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19 trusts to be referred to ministers over finances, 30,000 ‘silent carriers’ of CJD and an increase in gout cases

Following on from yesterday’s news about a sharp rise in the number of hospitals overspending their budgets, the BBC reports today that 19 NHS trusts are to be referred to ministers over their finances.

According to the Audit Commission, the trusts concerned have failed to break even, and do not have ‘robust enough plans’ to do in future. However, the report notes that the reason the Trusts were being audited in the first place was because of their ‘elite’ foundation trust status, meaning that they are among the most financially-challenged to start with.

The Government’s Science and Technology Committee have told fellow MPs that thousands of Britons could be ‘silent carriers’ of Creutzfeldt-Jakob Disease.

It is thought that up to 30,000 people in Britain could be carrying the disease, which can take up to 30 years to develop. The Telegraph reports that the committee identified 43 instances where the disease could have been transmitted during surgical procedures, due to inadequate hygiene procedures.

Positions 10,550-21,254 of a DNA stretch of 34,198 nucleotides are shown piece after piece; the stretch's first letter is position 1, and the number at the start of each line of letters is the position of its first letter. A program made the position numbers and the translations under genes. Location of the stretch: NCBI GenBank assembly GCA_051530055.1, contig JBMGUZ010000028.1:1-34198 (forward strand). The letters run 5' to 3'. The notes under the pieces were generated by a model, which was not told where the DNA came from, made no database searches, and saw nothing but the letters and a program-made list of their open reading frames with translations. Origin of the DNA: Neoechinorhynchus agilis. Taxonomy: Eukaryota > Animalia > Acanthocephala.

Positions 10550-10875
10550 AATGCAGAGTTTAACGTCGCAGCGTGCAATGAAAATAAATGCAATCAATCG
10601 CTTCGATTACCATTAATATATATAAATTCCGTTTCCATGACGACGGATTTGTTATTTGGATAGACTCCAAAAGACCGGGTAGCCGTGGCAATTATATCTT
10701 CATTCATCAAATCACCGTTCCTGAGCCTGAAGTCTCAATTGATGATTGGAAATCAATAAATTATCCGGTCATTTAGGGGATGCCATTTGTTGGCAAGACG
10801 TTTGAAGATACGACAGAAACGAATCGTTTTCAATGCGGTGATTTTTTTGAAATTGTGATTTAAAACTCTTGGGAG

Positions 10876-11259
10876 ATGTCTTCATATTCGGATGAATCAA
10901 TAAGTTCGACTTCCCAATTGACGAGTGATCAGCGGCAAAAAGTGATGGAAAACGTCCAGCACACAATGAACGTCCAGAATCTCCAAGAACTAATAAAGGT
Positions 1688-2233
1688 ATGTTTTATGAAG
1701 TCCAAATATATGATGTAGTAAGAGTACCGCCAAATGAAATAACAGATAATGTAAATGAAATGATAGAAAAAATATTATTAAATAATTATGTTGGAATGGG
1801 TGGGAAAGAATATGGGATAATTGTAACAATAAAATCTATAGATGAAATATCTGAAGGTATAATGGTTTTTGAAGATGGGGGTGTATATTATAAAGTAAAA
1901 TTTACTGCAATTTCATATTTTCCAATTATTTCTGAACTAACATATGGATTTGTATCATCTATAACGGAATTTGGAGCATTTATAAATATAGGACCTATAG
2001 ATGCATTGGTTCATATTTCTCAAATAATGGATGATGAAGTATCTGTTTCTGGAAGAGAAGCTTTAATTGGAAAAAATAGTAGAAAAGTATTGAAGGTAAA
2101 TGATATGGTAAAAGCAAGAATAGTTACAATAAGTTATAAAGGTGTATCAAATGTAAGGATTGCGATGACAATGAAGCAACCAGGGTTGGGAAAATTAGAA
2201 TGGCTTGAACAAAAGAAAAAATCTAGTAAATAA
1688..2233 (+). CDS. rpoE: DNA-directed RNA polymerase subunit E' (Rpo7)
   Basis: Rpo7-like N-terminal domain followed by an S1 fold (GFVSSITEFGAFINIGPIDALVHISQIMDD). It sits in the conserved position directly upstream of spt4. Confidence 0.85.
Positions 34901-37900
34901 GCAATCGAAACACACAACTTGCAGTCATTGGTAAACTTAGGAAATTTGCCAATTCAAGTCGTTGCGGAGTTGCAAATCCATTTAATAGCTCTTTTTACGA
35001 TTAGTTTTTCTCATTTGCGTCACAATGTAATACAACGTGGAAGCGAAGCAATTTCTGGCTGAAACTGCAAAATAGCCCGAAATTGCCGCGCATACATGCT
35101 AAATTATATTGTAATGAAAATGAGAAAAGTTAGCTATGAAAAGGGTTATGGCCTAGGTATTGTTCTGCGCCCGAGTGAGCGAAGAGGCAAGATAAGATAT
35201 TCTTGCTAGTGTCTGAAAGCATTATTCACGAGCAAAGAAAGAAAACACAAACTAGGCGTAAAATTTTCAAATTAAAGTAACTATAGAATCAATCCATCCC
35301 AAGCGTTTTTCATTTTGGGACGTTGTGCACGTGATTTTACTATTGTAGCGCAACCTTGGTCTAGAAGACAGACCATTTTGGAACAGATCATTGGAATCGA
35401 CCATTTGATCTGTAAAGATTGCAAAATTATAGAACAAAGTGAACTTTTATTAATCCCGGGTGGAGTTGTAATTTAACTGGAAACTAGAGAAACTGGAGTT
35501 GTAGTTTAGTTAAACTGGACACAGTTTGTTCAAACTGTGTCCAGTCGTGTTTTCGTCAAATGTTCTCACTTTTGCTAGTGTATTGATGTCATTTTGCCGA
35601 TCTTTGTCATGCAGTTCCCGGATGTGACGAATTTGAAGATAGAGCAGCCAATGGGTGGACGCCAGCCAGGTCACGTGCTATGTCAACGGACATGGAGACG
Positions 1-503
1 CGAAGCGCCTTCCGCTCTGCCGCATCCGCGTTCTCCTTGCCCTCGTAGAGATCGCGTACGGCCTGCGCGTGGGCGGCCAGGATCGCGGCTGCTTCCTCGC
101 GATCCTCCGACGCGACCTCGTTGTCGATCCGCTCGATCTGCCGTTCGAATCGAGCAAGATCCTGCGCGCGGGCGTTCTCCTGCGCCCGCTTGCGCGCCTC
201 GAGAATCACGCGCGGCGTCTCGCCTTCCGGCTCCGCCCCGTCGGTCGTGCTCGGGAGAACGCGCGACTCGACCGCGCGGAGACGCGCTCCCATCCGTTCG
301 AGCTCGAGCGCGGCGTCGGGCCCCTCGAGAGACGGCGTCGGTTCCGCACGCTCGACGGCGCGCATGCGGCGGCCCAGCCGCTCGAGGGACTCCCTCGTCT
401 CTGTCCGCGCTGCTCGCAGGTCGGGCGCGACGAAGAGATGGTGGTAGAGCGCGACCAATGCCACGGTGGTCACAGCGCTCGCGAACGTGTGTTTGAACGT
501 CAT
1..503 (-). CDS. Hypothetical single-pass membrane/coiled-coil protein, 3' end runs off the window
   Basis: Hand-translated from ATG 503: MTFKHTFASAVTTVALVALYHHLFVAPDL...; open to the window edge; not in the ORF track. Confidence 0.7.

The committee called for an ‘urgent’ assessment of hygiene procedures in NHS hospitals. The committee’s chair, Labour MP Andrew Miller, said that the Government’s reponse to the threat had been ‘insufficient’.

He said: ‘We know that vCJD can be transmitted via blood transfusion because it has happened in the past, and we have reason to believe that prions may still be present in the blood supply, so there is a chance that it could happen again. However, in the absence of a reliable vCJD blood screening test, we are unable to discard those donations that might be dangerous.’

Forget rich food and a taste for the high life – it’s actually (surprise surprise) GPs who are to blame for a sharp increase in the number of people hospitalized with gout, according to the Daily Mail.

The number of hospital admissions for gout has risen by 22% in five years, and by 4% in the last year alone. The Mail reports that the rise means that GPs are not managing gout effectively enough in the community – although it generously concedes that sufferers typically put off seeking help in the first stages of the disease.

Rheumatologist Dr Weiya Zhang, who led the research, said: ‘There seems to be poor management of the condition in primary care – GPs don’t take it seriously and they don’t prescribe drugs or they do it inadequately.

‘But patients must also be aware that they should take notice of acute attacks. It’s an episodic disease and if they ignore the pain there is a danger they won’t get the help they need to avoid complications.’